Book Review: The Saint of The Prisons, on the life of Valeriu Gafencu

3:33 pm Marturisitori, Sfinti Romani                                                     

Book Review: The Saint of The Prisons, on the life of Valeriu Gafencu,

collected and annotated by the monk Moise

“Communism filled heaven with saints” said Father Arsenie Papacioc. This book is the inspiring story of one of them. Although his earthly life was only just thirty-one years, he attained union with Christ in a remarkable way

The first part of the book gives a short account of his early life. Both of his parents were devout Christians; Valeriu was the only son, but had three sisters. The account of his last meeting with his father, who died in a camp after courageously defending his village, is most moving.

Valeriu was an intelligent young man, idealistic and passionate about his faith and his country. He was a law student when he was arrested, aged just twenty, because of his involvement in “the brothers of the cross” within the Legionnaire organisation. Whatever ones political views are of the Legionnaires party, there is no doubt that Valeriu was solely motivated by a pure idealism that cared passionately about his country and his fellow men.

The account of the rest of his life spent in three prisons is drawn together like a mosaic, from his own writings and from testimonies from and dialogues with Valeriu. “He lived the Word of God to such a level that it was incomprehensible for us;” Father Ghorghe Calciu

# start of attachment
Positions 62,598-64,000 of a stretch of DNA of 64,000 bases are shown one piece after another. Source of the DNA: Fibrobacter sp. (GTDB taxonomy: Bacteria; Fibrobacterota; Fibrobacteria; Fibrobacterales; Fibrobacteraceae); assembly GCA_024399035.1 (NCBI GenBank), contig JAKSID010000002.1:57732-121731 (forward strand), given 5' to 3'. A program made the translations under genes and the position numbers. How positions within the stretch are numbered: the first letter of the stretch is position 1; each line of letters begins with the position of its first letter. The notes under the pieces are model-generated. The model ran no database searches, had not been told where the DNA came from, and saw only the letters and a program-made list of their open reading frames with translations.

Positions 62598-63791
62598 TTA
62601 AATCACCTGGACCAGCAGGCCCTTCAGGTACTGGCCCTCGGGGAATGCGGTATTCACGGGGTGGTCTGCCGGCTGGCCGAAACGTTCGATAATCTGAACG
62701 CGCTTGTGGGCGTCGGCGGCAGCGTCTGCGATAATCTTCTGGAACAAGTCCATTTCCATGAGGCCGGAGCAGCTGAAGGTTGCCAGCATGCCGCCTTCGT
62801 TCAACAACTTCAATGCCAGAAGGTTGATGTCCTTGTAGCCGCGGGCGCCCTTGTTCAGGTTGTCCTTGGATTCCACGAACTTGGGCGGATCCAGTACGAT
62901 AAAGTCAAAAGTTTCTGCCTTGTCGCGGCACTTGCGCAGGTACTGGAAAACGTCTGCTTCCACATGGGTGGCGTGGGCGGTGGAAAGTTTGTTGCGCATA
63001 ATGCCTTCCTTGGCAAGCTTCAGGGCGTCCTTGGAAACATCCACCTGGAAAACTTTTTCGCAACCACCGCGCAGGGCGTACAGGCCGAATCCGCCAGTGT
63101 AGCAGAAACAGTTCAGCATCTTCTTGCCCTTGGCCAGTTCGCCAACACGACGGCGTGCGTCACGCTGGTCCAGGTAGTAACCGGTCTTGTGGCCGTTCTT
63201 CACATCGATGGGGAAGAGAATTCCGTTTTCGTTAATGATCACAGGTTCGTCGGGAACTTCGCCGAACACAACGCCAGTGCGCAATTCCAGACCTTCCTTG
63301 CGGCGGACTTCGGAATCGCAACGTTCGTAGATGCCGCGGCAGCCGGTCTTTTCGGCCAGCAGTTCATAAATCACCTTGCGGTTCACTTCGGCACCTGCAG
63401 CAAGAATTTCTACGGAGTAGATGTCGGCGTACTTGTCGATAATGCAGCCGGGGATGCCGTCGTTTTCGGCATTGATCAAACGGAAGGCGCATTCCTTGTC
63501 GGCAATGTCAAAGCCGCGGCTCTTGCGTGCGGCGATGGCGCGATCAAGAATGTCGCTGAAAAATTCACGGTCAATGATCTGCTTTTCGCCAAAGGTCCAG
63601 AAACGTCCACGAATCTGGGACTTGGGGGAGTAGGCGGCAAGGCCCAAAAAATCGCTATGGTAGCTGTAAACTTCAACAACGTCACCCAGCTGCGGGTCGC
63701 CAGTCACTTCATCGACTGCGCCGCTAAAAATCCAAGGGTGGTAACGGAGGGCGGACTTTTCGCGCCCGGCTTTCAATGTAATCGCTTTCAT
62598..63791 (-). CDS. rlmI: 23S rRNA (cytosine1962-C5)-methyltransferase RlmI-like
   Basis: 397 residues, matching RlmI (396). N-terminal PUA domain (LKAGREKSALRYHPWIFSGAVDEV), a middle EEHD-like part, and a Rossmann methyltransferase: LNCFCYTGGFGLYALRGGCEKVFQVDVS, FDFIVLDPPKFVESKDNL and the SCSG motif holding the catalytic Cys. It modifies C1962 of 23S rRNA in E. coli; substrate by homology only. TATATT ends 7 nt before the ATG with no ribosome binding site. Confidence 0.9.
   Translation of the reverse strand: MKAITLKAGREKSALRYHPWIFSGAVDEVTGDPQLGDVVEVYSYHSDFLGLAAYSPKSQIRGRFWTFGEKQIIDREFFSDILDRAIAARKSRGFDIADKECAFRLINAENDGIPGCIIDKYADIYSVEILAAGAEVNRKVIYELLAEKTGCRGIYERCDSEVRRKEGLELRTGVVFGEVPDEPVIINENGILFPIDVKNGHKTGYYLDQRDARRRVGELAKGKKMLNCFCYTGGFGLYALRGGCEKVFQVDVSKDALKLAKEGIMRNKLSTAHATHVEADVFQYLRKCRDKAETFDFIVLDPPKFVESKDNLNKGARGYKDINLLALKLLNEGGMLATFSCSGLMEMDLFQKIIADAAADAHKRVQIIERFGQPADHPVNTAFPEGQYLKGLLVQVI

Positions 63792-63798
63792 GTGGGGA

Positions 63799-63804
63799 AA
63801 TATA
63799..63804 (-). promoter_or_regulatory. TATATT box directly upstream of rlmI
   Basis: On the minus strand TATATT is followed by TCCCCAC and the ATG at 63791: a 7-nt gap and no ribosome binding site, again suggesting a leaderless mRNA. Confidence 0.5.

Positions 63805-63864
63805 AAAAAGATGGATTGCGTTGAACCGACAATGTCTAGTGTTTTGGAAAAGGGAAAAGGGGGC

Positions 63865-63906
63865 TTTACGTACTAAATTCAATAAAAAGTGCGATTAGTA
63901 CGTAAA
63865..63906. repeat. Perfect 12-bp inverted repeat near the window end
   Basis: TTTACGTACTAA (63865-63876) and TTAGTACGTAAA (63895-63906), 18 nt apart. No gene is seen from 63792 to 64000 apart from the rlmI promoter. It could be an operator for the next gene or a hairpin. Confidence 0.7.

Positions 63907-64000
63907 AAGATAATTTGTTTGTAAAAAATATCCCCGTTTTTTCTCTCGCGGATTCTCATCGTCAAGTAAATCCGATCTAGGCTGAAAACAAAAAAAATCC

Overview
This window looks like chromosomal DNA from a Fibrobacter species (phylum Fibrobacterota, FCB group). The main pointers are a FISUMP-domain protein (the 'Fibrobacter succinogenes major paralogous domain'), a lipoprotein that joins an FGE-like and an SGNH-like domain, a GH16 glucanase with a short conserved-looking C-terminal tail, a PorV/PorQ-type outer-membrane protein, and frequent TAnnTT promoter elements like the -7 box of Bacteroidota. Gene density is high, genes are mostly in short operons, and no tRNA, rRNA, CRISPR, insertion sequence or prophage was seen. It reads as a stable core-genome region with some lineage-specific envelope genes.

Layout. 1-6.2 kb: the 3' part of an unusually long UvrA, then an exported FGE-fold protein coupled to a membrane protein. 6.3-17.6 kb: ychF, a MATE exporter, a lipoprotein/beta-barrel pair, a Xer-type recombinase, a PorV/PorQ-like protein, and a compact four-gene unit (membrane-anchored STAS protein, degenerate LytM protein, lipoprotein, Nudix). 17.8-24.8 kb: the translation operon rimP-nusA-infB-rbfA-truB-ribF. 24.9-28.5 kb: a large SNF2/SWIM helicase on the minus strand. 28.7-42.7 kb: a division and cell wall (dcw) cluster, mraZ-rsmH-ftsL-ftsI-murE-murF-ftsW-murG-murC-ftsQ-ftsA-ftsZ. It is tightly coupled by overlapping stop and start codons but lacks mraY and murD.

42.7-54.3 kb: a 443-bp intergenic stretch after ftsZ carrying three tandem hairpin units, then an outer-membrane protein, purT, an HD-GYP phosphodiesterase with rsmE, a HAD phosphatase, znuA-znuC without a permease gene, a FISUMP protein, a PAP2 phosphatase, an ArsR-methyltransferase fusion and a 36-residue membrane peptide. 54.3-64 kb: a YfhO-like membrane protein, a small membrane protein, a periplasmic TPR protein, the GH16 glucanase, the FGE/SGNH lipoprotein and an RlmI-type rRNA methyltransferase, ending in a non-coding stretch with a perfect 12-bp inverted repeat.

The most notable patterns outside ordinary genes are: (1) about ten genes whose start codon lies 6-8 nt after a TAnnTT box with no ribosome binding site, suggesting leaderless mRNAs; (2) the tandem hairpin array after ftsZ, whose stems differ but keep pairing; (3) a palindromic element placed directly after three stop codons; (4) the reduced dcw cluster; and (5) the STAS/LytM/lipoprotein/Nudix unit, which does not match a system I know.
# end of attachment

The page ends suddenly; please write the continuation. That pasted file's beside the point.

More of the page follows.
Valeriu spent the first six years of his sentence at Aiud. Under the harsh regime which caused severe suffering, the book describes how Valeriu developed an extreme awareness of sin and of Christ’s cleansing power to heal the soul. He found great blessing in suffering for Christ, as his spiritual life grew in a way that would not have been possible in an easier existence. As his love for God grew so too did his love for others, and he ministered warmth and freedom to all those who came into contact with him

He then spent eighteen months at Pitesi, infamous for its brutal and inhuman “re-education programme.” He, mercifully, did not undergo that process before he was moved again. However the reader is not spared details of the unspeakable atrocities endured by others. Valeriu was able to minister spiritual solace to many of these victims. He was observed by fellow prisoners to be “an ascetic figure like a Byzantine martyr” Despite his suffering, through deprivation and developing tuberculosis, he always had a smile in his bright blue eyes and exuded peace and power.. The weaker he became the stronger was his life in The Holy Spirit. He was always courteous, courageous and dignified in manner to his captors

Valeriu’s final two years were spent at Targu-Ocna, a sanitorium for prisoners with TB. This place, amazingly, became a place of spiritual beauty, filled with great love like that of a family who cared deeply for one another. In the midst of death, the light of Christ was shining. Many dying prisoners experienced great grace and peace after meeting with Valeriu, himself very weak and in pain. Comfort and courage emanated from him as he “carried everyone in his heart”. He knew he was dying but counted it a joy and priviledge to give his lfe for Christ.